Female American goldfinches use carotenoid-based bill coloration to signal status
Interest in female ornamentation has burgeoned recently, and evidence suggests that carotenoid-based female coloration may function as a mate-choice signal. However, the possibility that females may signal status with coloration has been all but ignored. Bill coloration of female American goldfinches (Spinus tristis) changes seasonally, from dull gray in winter to bright orange in the breeding season. We conducted a series of aviary experiments in the breeding season to examine the signaling role of female bill color during both intra- and intersexual contests as well as during male mate choice. We tested for status signaling by examining whether caged females and males avoided feeding adjacent to female taxidermic models as a function of the model's bill color, which was experimentally augmented or dulled. We tested for a mate signaling function by giving captive males a choice between 2 live females with experimentally altered bill colors. Females avoided feeding near model females with colorful bills, but males showed neither avoidance of nor preference for females with more colorful bills. These results indicate that the female's carotenoid-based bill coloration signals status during competitive interactions and suggest that female bill color does not function as a mate-choice signal. This represents the first experimental evidence that a carotenoid-based coloration of females functions to mediate contest competition over food.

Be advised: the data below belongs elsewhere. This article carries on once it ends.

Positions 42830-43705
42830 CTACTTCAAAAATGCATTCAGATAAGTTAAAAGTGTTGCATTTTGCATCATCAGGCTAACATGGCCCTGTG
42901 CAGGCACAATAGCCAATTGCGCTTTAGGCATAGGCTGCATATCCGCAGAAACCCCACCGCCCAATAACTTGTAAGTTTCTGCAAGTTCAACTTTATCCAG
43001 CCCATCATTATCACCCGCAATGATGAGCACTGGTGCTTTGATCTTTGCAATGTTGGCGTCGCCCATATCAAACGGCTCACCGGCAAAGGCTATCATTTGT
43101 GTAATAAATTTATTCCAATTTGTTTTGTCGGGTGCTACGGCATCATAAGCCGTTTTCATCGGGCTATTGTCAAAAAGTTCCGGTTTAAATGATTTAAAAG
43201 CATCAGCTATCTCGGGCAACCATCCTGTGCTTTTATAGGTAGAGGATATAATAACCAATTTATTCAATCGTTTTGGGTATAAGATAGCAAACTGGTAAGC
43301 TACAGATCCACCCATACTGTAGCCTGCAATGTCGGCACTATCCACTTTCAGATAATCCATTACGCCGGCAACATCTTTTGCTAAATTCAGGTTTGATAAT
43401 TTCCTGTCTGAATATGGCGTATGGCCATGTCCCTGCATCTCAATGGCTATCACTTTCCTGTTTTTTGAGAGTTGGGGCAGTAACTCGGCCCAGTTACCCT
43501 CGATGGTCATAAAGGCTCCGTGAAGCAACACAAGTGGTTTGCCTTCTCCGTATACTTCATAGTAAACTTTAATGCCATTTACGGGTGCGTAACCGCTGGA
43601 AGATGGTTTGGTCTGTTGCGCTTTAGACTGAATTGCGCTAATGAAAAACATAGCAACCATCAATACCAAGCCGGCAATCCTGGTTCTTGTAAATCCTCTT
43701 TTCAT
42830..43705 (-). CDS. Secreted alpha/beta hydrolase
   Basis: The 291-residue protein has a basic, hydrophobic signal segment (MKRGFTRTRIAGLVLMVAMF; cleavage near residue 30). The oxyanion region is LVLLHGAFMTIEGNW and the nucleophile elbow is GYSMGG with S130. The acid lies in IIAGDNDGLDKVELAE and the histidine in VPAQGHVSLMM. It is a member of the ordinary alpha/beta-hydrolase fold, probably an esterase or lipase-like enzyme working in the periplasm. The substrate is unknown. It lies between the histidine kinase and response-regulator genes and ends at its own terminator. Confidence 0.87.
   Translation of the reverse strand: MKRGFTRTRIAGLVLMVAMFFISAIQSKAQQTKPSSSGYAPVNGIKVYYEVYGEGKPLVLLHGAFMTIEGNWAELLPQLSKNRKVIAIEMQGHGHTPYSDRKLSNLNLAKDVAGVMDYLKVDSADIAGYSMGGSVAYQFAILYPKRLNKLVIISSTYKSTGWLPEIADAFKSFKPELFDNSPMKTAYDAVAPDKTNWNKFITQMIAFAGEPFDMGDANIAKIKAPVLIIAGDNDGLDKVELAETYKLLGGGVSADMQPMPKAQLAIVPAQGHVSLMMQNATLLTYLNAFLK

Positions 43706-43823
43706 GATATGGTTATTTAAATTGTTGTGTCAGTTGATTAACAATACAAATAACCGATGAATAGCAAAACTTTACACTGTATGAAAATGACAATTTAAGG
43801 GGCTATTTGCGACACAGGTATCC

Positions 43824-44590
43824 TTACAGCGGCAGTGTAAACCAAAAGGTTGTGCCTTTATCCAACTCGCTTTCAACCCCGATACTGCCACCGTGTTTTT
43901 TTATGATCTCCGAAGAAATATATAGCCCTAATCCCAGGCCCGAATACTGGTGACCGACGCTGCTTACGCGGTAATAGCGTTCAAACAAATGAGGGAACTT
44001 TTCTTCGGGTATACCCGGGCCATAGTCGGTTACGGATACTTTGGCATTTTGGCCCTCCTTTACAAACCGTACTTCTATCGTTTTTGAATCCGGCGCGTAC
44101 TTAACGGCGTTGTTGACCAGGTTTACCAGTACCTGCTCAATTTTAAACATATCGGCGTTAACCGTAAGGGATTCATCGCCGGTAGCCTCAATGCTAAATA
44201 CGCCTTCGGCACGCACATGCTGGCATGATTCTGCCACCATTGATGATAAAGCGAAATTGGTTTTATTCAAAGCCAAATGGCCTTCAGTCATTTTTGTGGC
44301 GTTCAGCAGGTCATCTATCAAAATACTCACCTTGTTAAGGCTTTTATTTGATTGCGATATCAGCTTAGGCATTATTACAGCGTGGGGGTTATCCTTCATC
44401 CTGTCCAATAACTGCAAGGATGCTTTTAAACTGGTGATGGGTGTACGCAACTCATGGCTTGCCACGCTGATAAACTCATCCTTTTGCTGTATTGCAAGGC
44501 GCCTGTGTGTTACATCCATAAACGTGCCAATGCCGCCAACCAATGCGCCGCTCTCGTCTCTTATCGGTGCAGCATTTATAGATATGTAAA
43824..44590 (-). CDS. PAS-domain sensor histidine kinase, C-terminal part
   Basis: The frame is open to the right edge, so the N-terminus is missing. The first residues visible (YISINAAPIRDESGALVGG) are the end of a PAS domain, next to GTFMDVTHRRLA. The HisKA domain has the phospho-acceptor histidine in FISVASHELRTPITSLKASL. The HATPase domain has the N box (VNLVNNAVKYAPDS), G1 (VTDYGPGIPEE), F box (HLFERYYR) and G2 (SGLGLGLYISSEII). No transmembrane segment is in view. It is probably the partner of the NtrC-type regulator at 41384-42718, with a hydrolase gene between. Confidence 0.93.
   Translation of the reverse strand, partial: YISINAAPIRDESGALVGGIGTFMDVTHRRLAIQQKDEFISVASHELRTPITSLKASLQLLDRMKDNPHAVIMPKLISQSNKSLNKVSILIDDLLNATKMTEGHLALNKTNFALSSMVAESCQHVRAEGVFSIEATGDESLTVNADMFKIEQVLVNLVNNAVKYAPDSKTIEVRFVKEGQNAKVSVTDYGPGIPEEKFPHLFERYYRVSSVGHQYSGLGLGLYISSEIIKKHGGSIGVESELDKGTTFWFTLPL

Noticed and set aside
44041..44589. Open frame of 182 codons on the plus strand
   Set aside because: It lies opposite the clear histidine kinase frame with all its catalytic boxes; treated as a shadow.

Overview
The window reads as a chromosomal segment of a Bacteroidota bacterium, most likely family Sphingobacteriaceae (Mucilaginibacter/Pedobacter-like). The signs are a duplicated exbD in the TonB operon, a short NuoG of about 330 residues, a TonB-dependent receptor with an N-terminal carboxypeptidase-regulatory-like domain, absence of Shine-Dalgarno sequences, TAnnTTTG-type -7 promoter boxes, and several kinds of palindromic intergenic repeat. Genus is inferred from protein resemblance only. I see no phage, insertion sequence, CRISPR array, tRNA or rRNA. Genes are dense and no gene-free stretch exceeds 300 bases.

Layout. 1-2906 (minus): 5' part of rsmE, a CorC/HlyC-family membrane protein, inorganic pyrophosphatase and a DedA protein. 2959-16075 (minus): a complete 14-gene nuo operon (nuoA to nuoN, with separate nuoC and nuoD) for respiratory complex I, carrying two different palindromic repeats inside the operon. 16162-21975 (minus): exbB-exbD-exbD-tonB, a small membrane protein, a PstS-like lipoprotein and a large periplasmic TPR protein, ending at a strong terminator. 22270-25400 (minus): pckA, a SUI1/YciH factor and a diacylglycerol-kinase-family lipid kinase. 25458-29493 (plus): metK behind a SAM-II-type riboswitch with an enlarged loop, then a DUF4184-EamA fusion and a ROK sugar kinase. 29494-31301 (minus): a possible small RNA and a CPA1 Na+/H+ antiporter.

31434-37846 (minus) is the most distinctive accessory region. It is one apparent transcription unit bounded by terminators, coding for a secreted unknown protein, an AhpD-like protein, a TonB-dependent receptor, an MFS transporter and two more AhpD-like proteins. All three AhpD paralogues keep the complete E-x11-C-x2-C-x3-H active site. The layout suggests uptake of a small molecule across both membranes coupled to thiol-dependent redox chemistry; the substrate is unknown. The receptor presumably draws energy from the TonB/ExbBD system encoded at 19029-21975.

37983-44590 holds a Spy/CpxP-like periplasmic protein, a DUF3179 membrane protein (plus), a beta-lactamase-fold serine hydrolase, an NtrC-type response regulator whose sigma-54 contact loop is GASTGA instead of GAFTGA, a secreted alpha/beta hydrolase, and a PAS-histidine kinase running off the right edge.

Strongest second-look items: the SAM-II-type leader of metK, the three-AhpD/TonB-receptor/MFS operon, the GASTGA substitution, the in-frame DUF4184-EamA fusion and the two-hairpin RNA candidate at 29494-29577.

Murphy, T. G., M. F. Rosenthal, R. Montgomerie, and K. A. Tarvin. 2009. "Female American goldfinches use carotenoid-based bill coloration to signal status." Behavioral Ecology 20(6): 1348-1355.
Oxford University Press